Polanksi’s Trelkovsky is the literal centre of The Tenant. All of the film’s scenes include him, and so questions of perspective, reliability, and causation become open for debate as his mind begins to crack and The Tenant‘s plot becomes coloured by his paranoia. Personally, The Tenant and its Egyptian iconography has always evoked a supernatural sensibility with Choule’s apartment akin to a mummy’s tomb and Trelkovsky’s dissolving identity evidence of its curse. Saint Michael’s College English professor Robert Niemi cites a similarly metaphysical basis for Trelkovsky’s condition, asserting that he is invaded by Choule’s soul at the hospital while she lays dying. Paranormal answers for The Tenant are few though, and Niemi also supports an alternative reading that maintains Trelkovsky is the one responsible for Choule’s fall from her apartment window and his breakdown is based in his own repressed guilt. How else does Trelkovsky know of the apartment’s vacancy? Is that why Choule screams at him in the hospital? Is Trelkovsky revealed to be a deceitful person when he tells Stella he’s making a telephone call when he’s in fact using the restroom? Is his obsession with the toilet across from his apartment and his fear of his neighbours due to concern that someone may have seen him push Choule from the window? Is Polanski’s choice to play Trelkovsky indicative of his own feelings of guilt over the events leading to his flight from the United States and, in turn, suggestive of Trelkovsky’s culpability? There is certainly a natural desire to read The Tenant against Polanski’s troubled life (including fending for himself as a child for years in Poland during World War II, the murder of his wife by the Manson family, and a self-imposed exile from America following charges of statutory rape). Tom McCormack sees The Tenant as the Apartment Trilogy’s clearest evocation of Polanksi’s WWII experience as a Holocaust survivor, Penelope Gilliatt describes it as a statement on “the ache of exile,” and Stanka Radovic sees it as an expression of xenophobia and abjection. And while critics like J. Hoberman percieves it as “true psychodrama” and Mary Wild detects an undercurrent of repressed homosexuality, still other critics like Jake Euker and Jonathan McCalmont emphasize the surrealism, absurdity, and silliness of The Tenant in the face of persecution and tragedy.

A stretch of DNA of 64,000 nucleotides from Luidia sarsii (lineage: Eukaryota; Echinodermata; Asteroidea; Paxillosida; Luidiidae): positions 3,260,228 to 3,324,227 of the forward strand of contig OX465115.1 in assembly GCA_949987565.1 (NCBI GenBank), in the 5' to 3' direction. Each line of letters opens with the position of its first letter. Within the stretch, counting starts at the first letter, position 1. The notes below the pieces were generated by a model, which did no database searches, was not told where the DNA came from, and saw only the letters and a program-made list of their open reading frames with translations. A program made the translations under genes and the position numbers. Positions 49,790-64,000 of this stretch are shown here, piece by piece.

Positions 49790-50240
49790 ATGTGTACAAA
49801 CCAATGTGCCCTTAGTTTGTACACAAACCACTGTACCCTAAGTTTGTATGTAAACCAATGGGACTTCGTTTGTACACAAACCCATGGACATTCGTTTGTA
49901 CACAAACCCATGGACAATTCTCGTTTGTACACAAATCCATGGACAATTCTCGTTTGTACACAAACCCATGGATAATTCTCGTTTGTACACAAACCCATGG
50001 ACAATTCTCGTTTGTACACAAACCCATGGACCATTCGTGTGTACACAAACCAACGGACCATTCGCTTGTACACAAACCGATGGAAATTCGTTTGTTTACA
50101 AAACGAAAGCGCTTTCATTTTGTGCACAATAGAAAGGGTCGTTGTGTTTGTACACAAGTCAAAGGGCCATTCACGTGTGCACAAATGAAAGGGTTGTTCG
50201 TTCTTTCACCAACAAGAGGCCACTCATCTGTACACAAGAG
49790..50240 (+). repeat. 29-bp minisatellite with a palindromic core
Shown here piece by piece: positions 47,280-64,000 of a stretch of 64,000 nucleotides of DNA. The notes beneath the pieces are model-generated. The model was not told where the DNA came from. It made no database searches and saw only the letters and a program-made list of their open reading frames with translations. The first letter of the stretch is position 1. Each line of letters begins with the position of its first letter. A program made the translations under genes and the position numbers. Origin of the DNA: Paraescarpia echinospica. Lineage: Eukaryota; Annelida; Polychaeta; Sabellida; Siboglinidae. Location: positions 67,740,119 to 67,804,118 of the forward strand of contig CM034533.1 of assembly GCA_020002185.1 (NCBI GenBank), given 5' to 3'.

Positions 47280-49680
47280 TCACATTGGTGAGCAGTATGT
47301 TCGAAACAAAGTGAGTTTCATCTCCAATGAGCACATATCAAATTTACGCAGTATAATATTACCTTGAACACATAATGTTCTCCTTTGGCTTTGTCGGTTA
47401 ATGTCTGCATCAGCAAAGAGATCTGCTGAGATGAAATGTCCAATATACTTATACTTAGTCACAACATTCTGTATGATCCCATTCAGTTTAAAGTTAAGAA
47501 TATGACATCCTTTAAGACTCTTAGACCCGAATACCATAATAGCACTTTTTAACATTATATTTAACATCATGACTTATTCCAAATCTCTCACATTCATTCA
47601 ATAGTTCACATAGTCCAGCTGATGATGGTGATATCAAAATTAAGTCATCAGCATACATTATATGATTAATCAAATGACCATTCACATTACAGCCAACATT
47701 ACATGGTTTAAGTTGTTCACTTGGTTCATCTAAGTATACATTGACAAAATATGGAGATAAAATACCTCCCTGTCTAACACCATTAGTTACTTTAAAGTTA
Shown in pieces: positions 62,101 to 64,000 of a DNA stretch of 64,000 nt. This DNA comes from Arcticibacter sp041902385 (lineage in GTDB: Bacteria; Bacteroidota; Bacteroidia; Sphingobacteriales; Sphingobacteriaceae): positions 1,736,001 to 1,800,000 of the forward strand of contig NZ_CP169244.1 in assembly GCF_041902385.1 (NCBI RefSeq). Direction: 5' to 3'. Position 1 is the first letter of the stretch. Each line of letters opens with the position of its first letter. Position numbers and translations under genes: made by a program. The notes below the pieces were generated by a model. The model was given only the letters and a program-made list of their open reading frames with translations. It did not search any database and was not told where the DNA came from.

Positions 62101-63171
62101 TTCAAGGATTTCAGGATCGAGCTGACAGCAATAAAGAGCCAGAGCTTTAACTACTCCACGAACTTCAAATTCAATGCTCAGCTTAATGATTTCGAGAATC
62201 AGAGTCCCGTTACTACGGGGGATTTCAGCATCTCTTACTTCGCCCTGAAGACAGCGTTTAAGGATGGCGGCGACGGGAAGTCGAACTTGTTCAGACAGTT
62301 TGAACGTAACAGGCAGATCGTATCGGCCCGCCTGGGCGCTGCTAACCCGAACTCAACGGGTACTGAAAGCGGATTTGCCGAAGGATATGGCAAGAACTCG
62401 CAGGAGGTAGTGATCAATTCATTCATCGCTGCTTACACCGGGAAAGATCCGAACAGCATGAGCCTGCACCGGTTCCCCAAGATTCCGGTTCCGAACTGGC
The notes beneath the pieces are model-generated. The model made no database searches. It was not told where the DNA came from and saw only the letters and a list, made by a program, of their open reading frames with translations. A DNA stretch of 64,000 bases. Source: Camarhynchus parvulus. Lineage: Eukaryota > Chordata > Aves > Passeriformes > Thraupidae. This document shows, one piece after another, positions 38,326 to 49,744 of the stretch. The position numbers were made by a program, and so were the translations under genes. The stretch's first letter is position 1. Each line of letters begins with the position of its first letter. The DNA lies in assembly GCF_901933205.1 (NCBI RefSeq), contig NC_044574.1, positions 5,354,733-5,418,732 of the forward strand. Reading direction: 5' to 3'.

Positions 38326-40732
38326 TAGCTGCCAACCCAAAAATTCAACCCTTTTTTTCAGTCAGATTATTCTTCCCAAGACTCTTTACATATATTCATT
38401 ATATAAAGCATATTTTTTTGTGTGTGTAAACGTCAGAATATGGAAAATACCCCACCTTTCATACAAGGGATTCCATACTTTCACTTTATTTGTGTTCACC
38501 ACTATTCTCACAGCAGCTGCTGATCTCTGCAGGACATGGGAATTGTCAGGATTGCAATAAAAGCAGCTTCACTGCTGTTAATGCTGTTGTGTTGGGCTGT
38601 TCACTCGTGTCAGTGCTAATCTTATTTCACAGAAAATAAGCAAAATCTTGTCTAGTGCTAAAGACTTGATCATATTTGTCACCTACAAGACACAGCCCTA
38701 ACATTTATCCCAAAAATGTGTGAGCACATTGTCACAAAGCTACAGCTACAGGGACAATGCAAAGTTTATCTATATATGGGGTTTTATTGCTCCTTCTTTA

Much of the uncertainty (and pleasure) of The Tenant seems to derive from a narrative openness that calls into question what is being presented. Aaron Smuts’ analysis, “Sympathetic spectators: Roman Polanski’s Le Locataire (The Tenant, 1976),” accurately notes that end portions of the film bifurcate the narrative between what is actually occurring (depicted conventionally) and what Trelkovsky perceives (depicted through a formally distorted perspective). Smuts argues that this implies that the earlier portions are factual given their naturalist style, yet acknowledges that certain scenes, such as those disclosing the neighbours’ odd bathroom behaviour, betray an otherwise reliable narrative construction. These slippages, intended and unaccountable, makes The Tenant a fascinating film that provokes dread, laughter, and questioning all at once.